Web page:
Bradford College has commenced the demolition of the Randall Well building on Great Horton Road, Bradford.
Randall Well was first opened and used by the College in 1975. The building was originally built to house Art, Design and Engineering courses, but due to lack of funding the building was never finished. Today the building is only one third the size of the original design with continuation ‘kickers’ clearly visible through the roof. The ‘kickers’ were built to enable connection of the building as it progressed upward but they have never been used. It was intended to connect the building to the Kent Wing in the Westbrook Building via connecting corridors some at high level, but again these were never built.
In recent years Randall Well housed Construction and Engineering, including motor vehicle. The provision for these subjects relocated to the new £20million state-of-the-art Trinity Green Campus on Easby Road in September 2008. Motor Vehicle courses will move to Bowling Back Lane workshops and courses will begin operating this September.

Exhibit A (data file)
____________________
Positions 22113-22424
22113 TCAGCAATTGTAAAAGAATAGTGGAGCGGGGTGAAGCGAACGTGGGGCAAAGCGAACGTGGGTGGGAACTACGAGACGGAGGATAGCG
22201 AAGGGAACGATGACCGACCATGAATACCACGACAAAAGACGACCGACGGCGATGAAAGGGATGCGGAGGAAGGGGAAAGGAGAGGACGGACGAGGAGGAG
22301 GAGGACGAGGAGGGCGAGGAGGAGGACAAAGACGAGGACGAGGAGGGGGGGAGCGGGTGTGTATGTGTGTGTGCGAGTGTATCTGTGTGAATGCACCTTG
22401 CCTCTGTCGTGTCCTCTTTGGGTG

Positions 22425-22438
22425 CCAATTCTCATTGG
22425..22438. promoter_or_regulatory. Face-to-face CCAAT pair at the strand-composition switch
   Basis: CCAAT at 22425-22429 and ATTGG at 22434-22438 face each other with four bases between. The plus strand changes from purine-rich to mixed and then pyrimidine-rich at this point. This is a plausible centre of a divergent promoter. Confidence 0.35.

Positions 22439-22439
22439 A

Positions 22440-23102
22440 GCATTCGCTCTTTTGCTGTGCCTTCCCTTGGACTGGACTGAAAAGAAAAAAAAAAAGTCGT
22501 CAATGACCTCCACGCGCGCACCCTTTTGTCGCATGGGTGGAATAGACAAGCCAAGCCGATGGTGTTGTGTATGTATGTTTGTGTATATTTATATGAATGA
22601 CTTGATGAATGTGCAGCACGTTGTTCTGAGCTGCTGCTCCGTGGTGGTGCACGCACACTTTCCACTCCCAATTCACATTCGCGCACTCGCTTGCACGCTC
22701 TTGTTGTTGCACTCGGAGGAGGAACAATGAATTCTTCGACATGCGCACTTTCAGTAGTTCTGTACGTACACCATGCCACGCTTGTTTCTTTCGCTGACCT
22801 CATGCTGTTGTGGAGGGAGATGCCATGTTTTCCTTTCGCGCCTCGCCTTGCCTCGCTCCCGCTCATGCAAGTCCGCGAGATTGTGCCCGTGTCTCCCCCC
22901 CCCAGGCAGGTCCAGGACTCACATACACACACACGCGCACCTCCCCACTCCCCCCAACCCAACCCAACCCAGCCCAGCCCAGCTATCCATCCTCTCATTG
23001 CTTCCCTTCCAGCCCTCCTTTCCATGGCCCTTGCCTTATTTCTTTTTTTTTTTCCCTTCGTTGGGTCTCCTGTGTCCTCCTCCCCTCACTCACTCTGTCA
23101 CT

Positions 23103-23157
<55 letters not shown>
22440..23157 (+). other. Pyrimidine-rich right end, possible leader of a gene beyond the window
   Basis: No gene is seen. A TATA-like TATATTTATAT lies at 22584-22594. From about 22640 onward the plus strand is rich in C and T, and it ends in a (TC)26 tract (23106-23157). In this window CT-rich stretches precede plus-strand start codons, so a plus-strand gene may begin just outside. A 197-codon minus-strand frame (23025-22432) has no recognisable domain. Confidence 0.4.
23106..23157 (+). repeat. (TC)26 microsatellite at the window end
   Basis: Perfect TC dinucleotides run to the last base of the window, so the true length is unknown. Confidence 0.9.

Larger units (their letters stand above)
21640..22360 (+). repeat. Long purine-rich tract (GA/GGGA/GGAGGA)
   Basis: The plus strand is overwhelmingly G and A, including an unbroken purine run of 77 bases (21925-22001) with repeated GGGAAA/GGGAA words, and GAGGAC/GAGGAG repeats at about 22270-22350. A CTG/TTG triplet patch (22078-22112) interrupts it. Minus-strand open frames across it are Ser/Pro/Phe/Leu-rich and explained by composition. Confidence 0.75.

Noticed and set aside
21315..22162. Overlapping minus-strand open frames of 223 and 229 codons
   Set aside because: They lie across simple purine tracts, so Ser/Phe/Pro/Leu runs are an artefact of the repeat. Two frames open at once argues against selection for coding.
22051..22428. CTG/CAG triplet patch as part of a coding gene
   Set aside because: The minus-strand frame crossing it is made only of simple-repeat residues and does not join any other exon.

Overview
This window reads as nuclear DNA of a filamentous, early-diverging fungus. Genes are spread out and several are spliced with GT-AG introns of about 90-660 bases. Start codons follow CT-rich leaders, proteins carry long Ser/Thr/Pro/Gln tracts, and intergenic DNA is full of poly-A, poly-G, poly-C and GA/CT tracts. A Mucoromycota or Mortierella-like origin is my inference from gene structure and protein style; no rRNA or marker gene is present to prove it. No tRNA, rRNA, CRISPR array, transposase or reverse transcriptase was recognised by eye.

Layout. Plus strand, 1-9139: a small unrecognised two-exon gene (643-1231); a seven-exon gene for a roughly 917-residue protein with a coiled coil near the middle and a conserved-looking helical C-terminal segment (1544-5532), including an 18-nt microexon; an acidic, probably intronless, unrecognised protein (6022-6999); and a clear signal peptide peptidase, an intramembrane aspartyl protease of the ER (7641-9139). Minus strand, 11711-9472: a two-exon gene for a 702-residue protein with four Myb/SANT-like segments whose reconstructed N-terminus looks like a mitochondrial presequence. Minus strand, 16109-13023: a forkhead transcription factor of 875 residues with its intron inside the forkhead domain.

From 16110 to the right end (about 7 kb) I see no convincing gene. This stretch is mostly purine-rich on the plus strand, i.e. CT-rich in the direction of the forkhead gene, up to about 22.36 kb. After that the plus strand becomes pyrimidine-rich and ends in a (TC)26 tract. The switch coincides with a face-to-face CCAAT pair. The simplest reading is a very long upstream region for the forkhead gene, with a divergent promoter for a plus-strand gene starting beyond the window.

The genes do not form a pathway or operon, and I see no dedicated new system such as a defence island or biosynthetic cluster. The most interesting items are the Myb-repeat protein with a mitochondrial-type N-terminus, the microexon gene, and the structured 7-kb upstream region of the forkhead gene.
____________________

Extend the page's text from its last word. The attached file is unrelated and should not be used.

The building demolition forms part of the College’s ongoing Accommodation Strategy; as it is no longer fit for purpose, has a history of building related problems and currently stands empty it is now necessary to demolish Randall Well for financial and health & safety reasons.
Bradford based company, Gills Demolition has been contracted to strip, demolish and landscape the building and its land. The building will be demolished in stages, progressing from the East elevation through to the West. It is programmed to take 8 weeks to demolish followed by remedial building work which is programmed to take 4 weeks, giving an overall contract period of 12 weeks from mid August.
ARCADIS, Structural & Civil Consulting Engineers have been appointed to engineer the demolition and to oversee remedial works to the site on completion of the demolition project. The site will be levelled to prepare space for future expansion when funding provision eases.
Plans for developing the Randall Well site have been suspended due to the Government’s capital spending freeze. In March this year the College expressed its dismay and frustration after government funding for a £120 million new campus was put on hold.
The Learning & Skills Council (LSC) announced a national freeze on funding for 144 capital investment applications from colleges across the country after revealing that it did not have the money to support them.